5. Unhappy cast members and Imagineers

Cast members in mask waving in formation
Image: Disney

All the above areas share a common root—Disney has not managed many of their cast departments very well. Foremost among these is Imagineering.

You would think after the release of The Imagineering Story that Disney had learned their lesson. The series was surprisingly candid about past seasons where Disney failed to meet the creative standard, such as the rocky years surrounding the openings of EuroDisney, Hong Kong Disneyland, and Disney California Adventure. The atmosphere of that time sounds extremely familiar—the company number crunchers cracked down so hard that Imagineers were left with no room or resources to produce quality material for the company. The result was a series of failures that failed to meet the standard fans expected and left company creatives frustrated.

The season we are just starting to emerge from has been worse in a number of ways, and there has been much discontent among Disney cast members. One has only had to visit the parks the past few years to see that a lot of frontline cast members seem tired and more on edge. They’ve had to deal with mass layoffs, broad procedural overhauls, and tension with guests who can turn angry and unpredictable far more quickly than in years past. On top of this, some frontline cast members have reported crackdowns in management on creating “pixie dust” moments if doing so competes in any way with Genie+ or Lightning Lane purchases.

This is just the parks division. Disney’s film and TV departments have had their own problems that necessitated an immediate restructuring upon Bob Iger’s return. In short, you have a lot of unhappy cast members across the Walt Disney Company.

How can creatives help solve this?

Cast members taking a selfie with Mickey
Image: Disney

Disney can automate systems and pump money into pushing company IP’s all they want, but there’s no changing a key fact: cast members are the ones who actually make Disney magical.

Walt Disney had a philosophy that if you take care of your cast members and your guests, everything else will fall into place. Disney can do much to repair the damage of the past years by making the choice to invest once again in cast members, especially those in creative roles.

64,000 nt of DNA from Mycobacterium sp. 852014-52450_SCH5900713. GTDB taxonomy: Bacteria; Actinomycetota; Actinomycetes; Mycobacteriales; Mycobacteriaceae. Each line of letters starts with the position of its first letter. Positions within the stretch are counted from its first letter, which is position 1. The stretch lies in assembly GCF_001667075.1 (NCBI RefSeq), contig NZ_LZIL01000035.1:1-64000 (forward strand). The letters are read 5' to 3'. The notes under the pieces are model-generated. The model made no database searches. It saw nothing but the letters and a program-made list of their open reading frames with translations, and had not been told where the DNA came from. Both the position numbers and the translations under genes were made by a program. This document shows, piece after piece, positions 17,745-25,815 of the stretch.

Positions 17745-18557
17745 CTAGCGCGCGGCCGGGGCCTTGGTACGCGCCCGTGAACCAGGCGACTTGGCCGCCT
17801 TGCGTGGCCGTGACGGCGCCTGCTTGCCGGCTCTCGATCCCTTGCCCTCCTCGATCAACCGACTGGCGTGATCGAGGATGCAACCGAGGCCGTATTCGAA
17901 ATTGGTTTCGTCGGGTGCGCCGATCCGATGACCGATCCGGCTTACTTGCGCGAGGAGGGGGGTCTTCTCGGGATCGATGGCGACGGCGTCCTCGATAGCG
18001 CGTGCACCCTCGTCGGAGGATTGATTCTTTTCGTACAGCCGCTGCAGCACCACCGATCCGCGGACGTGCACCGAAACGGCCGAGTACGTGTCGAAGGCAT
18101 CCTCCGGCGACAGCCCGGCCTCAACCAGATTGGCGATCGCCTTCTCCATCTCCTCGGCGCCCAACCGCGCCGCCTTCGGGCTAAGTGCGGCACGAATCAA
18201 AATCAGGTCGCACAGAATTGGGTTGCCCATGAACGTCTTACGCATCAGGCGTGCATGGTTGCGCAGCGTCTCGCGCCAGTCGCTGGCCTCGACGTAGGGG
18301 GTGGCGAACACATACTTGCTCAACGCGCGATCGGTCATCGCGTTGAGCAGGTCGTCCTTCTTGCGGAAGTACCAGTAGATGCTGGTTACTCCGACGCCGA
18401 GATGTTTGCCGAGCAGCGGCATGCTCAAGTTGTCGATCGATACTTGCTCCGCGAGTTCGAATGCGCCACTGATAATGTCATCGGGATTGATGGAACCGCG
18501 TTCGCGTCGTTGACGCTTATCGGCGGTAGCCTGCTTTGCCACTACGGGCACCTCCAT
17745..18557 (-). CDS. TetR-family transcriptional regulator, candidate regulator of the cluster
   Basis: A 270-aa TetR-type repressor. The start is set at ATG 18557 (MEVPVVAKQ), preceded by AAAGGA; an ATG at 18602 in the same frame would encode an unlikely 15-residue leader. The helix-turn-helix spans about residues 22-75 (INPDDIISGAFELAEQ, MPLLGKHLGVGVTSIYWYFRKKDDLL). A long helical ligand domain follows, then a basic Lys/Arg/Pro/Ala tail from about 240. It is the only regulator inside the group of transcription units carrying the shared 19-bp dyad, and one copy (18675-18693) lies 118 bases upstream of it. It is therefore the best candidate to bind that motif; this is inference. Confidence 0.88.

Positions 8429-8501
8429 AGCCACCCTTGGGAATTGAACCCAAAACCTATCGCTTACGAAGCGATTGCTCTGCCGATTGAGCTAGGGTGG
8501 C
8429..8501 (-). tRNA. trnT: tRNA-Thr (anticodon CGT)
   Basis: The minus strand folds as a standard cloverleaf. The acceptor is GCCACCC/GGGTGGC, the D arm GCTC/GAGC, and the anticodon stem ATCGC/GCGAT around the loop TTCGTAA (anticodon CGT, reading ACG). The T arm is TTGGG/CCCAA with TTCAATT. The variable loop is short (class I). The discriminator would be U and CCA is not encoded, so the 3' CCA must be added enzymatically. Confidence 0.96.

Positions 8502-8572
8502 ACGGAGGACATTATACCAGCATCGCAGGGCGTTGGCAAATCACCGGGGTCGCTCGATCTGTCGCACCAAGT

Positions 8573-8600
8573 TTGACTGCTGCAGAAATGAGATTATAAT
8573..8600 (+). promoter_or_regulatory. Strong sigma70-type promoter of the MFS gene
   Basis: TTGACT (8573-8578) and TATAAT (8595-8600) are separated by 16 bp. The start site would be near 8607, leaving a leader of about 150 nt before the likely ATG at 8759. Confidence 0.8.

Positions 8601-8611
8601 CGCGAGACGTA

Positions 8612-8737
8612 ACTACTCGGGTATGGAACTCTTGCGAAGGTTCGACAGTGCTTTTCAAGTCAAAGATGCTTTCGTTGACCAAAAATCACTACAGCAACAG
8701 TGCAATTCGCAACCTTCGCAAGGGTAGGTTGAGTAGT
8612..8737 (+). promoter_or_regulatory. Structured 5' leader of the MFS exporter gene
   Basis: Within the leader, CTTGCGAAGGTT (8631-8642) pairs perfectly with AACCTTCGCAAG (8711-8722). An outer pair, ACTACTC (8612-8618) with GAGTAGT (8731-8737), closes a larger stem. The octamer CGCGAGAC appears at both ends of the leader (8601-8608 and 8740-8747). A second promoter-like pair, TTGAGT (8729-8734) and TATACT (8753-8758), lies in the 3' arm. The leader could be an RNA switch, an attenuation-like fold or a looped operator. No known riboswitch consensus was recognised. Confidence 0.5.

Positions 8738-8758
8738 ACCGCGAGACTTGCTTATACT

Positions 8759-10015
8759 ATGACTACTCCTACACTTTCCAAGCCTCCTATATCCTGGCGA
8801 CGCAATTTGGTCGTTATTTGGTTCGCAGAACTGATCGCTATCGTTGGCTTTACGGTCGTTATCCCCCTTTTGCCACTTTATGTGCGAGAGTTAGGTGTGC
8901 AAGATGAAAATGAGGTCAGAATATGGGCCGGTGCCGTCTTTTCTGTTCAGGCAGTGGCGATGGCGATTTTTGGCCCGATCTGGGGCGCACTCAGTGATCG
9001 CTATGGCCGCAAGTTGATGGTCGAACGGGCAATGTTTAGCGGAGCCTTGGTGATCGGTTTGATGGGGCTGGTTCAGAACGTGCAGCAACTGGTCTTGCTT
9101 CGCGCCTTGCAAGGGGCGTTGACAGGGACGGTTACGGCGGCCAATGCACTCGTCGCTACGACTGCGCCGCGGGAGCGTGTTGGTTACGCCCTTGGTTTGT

Within the parks, empower cast members to make guest visits magical in unique ways (think Year of a Million Dreams). Don’t quash their creativity in the name of the bottom line. Give them leeway to personalize the Disney experience for families when they see fit. As for Imagineers, bolster that department and get them back to work cooking up fresh ideas, both for new lands and expanding current ones. Disney is currently walking a difficult line in this area because they are both having to proceed with company layoffs, and managing a tricky headquarters move from California to the Lake Nona district of Orlando (a move that cost the company some of their most seasoned Imagineers). Disney needs to do whatever they can to increase morale in this department. If they can do so, some fans think Walt Disney World in particular will benefit greatly from the Lake Nona move as Imagineers will be able to spend much more time on site at the resort than previously, drawing attention to key differences between the California and Florida parks that some guests feel have been missed in the past.

In conclusion, I think most of us can agree Bob Iger is right on one point—storytelling and creativity must be placed back at the core of Disney’s business model. If they can restructure and do this, the company can certainly bounce back from these past strange years and have a great, big, beautiful tomorrow.

What other areas do you think a reemphasis on creativity could solve at Disney parks? Let us know in the comments or on Facebook! Thanks for reading!


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